Should You Hire a PR Agency?

Aug. 17, 2021
Otto Pohl

Is hiring a PR Agency the secret to startup success — or the road to failure?


Here’s how to think about this important decision.

The discussion board at one of the nation’s most prestigious startup accelerators lit up recently when a founder asked whether he should hire a PR firm to announce his recent funding round. I followed the passionate discussion that ensued as founders described what they saw is the best way to get good press for their startups. As a mentor at the accelerator, I followed the discussion for a few days before posting my reply. This article is an extended version of that post.

Good PR is hard. So let’s start with several key truths and ideas that frame the discussion:

  • PR is a means to an end, not the end itself. The end is a specific company goal: more customers, a successful investment round, better hires. Make sure the PR you seek is achieving more than simply impressing your mom.

Like almost everything else in a startup, you’re almost always better off learning as much as you can about an area of expertise before handing it off a professional (whether internal or external). No one cares about the company’s success more than you do, and if you have a good feel for the complexities, you’ll be a much more sophisticated customer for whoever you work with later. Perhaps most importantly, good messaging for your company is not an afterthought to running a successful company. Positioning your company effectively is a core aspect of strategy and success.

So I recommend the following steps:

  1. Identify the goals you want to reach, and the audiences you’ll need to address in order to do so. This is often pretty straightforward: more customers, more investors, better hires, happier employees, and/or impress industry peers. Customers often split into multiple broad categories, for example if you’re running a 2-sided marketplace.

Step 5 is what people typically think of when they think “I need PR!” Don’t go to step 5 unless you’ve done the first 4. To get going on step 5, think through WHY anyone wants to write about your company. Here are some typical reasons:

  1. Company milestones. These include funding rounds, key hires, and new products. Unless your announcement is truly newsworthy — be honest with yourself here — these often aren’t going to get you a lot of coverage beyond perhaps industry newsletters. A press release may still be a good idea, but be realistic about how much enthusiasm it will generate. As you grow, and if you manage press carefully, you can leverage company milestones to great effect.

NOW, FINALLY, you can think about reaching out to press. You have four categories of options. Pros and cons of each:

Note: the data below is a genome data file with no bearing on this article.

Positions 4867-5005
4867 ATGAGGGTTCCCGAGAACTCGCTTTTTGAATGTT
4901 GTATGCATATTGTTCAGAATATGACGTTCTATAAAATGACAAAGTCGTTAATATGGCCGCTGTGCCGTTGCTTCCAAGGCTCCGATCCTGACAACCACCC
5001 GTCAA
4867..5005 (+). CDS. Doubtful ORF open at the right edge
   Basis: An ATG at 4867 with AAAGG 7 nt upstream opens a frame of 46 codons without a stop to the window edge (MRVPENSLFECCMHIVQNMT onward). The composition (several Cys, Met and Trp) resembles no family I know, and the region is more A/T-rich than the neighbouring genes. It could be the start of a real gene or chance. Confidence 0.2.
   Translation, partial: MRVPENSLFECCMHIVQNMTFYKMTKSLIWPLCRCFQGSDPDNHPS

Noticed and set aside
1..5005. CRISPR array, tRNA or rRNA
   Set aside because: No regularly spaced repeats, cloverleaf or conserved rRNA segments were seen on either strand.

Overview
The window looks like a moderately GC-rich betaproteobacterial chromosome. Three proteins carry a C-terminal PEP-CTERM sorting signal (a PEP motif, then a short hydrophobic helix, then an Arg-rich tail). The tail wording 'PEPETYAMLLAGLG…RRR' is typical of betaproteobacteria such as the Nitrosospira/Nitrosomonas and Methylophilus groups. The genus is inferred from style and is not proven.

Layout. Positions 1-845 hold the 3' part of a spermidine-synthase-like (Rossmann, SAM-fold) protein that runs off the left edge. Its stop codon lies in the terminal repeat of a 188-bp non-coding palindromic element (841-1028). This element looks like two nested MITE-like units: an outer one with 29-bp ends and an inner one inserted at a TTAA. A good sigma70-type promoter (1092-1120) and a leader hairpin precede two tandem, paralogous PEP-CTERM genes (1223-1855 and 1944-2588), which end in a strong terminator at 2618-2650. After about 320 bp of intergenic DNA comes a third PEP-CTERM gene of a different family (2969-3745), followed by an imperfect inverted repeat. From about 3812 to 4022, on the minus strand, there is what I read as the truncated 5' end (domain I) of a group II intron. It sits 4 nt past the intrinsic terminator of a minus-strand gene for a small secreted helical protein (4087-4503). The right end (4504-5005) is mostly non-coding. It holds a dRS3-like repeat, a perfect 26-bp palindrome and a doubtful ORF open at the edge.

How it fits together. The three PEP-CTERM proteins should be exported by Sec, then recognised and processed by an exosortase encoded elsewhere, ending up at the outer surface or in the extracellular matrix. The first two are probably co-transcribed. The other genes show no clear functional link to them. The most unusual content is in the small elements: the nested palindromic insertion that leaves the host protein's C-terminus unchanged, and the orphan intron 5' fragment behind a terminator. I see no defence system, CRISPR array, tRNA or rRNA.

Pros: No one cares about your business as much as you do. You understand your business better than most. You’re the person journalists want to talk with and quote.

Cons: You’ve got a ton of other things on your plate, and like all areas of human endeavor, there’s a learning curve.


Pros: A (good) employee is the person who cares almost as much about your business as you do. They’ll spend all of their time understanding your business and promoting it. It’s the closest option to DIY that you can do without it swallowing up your time.

Cons: Good hiring takes time. You might not be able to afford/justify a full-time employee at your stage.


Pros: A bit like an employee but more flexible in terms of time & money.

Cons: Depending on their workload and experience, you might not get value out. Definitely make sure they have industry-relevant experiences and contacts — if you sell a beauty product, find someone who has successfully earned beauty product coverage in your target market.


Pros: Once you get to a certain size, you’ll probably end up retaining an agency, even if you also have an in-house communications staff. Agencies often have a wide range of resources and contacts across their employees, and can handle larger PR initiatives. There can be an extraordinary amount of skill & experience at agencies. If you’re a sophisticated customer, clearly communicate what you want, and carefully manage outcomes, you can achieve excellent results.

Cons: Here are some potential pitfalls with agencies that don’t apply in all cases, so let’s call them potential cons: Agencies look to lock you into long-term monthly contracts, and then do just enough to keep you as a customer. They charge a lot of overhead. They are incentivized to put the lowest-cost employees on your account once you’re locked in. Related to that, agencies can be quite passive; they ask what announcements you have coming up and then work with those, instead of proactively inserting you into the national conversation. And unless you’re a huge account, you’re just another account.


Do things in the right order. Get your messaging straight, and your goals clearly defined, before you go out to seek PR. Every company will have a different answer to what avenue is the right one for getting the word out — and it will also likely change over time — but if your message and goals aren’t clear in advance, getting productive press coverage will simply be a matter of luck. And let’s face it, enough of your company’s success already lies beyond your control. So lock this one in!